I was recently asked by a friend to examine the settings on a PROLiNK ADSL2 router modem, model PRS1241B, to see if the performance of the modem could be improved as he was having trouble using it for video conferencing. PROLiNK is a brand of Fida International (S) Pte Ltd, a Singapore-based company founded in 1991, that produces a wide range of consumer technology products including a range of ADSL modems and routers. As usual, I wished to make a backup of the current user-configurable settings before modifying any user configurable settings. PROLiNK makes this an easy task to accomplish
A recent issue on a Linux platform with an Intel CPU prompted me to check to see if there was a microcode patch available from Intel to fix the issue. This blog post provides the source code for some of the Python utilities I wrote to assist me in determining if a microcode update was available for my particular issue or not. Intel distributes microcode updates in the form of a text file consisting of groups of big endian 32-bit integers represented as hexadecimals. As an example, here is a portion of one such file: /* Fri Nov 4 16:09:13
VMware Workstation 9 and later appear to have a robust implementation of UEFI firmware including a full implementation of the UEFI v2.30 Shell. In this post I will show you how to set up a VMware Workstation virtual machine (VM) which allows you to experiment with the UEFI Shell and the various UEFI command line tools. I assume you are familiar with VMware Workstation and the UEFI Shell. In this post I am using VMware Workstation 9. The first step is to create a new typical 64-bit Windows 7 VM using the “I will install the operating system later” option.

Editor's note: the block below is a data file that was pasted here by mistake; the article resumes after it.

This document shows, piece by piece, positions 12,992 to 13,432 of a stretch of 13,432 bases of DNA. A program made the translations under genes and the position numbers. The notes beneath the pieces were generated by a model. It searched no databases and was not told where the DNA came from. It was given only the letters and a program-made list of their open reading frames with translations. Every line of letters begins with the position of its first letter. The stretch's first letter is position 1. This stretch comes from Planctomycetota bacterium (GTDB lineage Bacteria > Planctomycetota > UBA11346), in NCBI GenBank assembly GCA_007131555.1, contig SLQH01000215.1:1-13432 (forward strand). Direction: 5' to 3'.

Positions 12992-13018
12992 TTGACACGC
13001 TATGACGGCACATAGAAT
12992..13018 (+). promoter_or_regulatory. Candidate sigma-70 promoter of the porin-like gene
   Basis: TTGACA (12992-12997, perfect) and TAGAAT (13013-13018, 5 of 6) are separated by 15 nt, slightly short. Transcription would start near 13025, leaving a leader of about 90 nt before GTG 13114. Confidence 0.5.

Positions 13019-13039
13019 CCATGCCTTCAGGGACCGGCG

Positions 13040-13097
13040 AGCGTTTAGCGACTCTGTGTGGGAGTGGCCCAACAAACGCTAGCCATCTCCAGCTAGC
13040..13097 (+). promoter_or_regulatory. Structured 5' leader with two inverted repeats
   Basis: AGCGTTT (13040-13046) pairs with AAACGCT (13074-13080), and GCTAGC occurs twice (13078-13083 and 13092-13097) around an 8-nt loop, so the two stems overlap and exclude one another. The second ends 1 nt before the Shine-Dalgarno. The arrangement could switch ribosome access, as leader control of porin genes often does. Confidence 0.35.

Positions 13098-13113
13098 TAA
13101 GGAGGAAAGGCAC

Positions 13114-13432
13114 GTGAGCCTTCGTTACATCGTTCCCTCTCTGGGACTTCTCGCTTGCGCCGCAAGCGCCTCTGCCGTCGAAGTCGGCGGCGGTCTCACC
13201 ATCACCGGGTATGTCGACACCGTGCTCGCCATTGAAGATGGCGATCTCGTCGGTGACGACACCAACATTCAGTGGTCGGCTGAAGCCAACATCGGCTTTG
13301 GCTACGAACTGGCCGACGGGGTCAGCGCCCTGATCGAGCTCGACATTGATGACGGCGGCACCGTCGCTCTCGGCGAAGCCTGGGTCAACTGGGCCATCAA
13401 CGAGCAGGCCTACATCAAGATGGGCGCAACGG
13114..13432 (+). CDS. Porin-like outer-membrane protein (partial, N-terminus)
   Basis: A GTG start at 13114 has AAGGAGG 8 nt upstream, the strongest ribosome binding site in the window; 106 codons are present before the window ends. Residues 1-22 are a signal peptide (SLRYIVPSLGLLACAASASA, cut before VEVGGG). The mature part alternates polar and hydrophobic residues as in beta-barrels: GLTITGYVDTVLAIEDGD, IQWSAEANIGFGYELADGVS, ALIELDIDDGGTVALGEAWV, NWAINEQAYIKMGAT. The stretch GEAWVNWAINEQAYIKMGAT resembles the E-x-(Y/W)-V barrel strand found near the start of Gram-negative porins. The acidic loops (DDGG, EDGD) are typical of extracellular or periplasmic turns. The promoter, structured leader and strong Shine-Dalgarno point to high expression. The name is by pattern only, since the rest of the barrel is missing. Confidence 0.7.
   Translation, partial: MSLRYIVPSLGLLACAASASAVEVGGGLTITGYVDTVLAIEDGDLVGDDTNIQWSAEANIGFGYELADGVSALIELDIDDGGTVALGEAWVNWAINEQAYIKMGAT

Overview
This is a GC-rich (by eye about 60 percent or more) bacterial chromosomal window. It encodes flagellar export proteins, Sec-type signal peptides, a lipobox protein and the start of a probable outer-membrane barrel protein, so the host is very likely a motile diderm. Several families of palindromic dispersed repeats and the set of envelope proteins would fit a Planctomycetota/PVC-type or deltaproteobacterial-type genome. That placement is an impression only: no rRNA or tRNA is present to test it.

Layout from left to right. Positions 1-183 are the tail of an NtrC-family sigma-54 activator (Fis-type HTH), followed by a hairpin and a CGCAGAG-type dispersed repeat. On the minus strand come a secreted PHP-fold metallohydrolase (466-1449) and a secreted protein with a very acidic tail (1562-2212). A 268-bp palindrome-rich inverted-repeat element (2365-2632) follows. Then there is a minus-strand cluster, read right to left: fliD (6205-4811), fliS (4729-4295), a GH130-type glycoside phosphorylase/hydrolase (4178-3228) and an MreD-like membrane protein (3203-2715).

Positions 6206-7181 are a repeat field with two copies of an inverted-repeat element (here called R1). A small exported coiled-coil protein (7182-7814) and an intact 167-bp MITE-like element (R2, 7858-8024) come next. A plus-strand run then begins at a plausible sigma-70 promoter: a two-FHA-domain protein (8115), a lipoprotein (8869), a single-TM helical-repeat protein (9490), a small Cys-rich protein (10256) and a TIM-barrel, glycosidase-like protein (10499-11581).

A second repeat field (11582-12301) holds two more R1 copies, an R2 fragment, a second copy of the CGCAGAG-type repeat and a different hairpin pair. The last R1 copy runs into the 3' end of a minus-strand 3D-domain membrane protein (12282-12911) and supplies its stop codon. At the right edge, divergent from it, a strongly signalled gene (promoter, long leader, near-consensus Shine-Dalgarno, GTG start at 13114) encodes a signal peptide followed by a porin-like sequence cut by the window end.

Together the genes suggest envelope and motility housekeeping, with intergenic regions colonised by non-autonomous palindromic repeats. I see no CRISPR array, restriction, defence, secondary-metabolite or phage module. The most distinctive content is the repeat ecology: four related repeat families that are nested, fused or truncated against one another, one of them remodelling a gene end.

A couple of months ago, the PackageKit utility on my Fedora 18 system stopped working. YUM continued to work so I had an easy workaround and did not really try to trace down the problem and fix it. I assumed that a future version of a PackageKit RPM would fix the problem. Recently I did a FedUp upgrade to Fedora 19 and the problem persisted so I decided the time had come to investigate the root cause of the problem and fix it. Here is how the problem manifested itself: A quick check of Fedora Bugzilla convinced me that the
According to the OpenLMI project webpage: OpenLPI provides a common infrastructure for the management of Linux systems. Capabilities include configuration, management and monitoring of hardware, operating systems, and system services. OpenLMI includes a set of services that can be accessed both locally and remotely, multiple language bindings, standard APIs, and standard scripting interfaces. OpenLMI is a another attempt by Red Hat to provide unified management of Linux systems. This is not their first attempt to provide such functionality. Their previous (failed) attempt back in the 2010/2011 era was called Matahari and was based on Apache Qpid QMF (AMQP Messaging –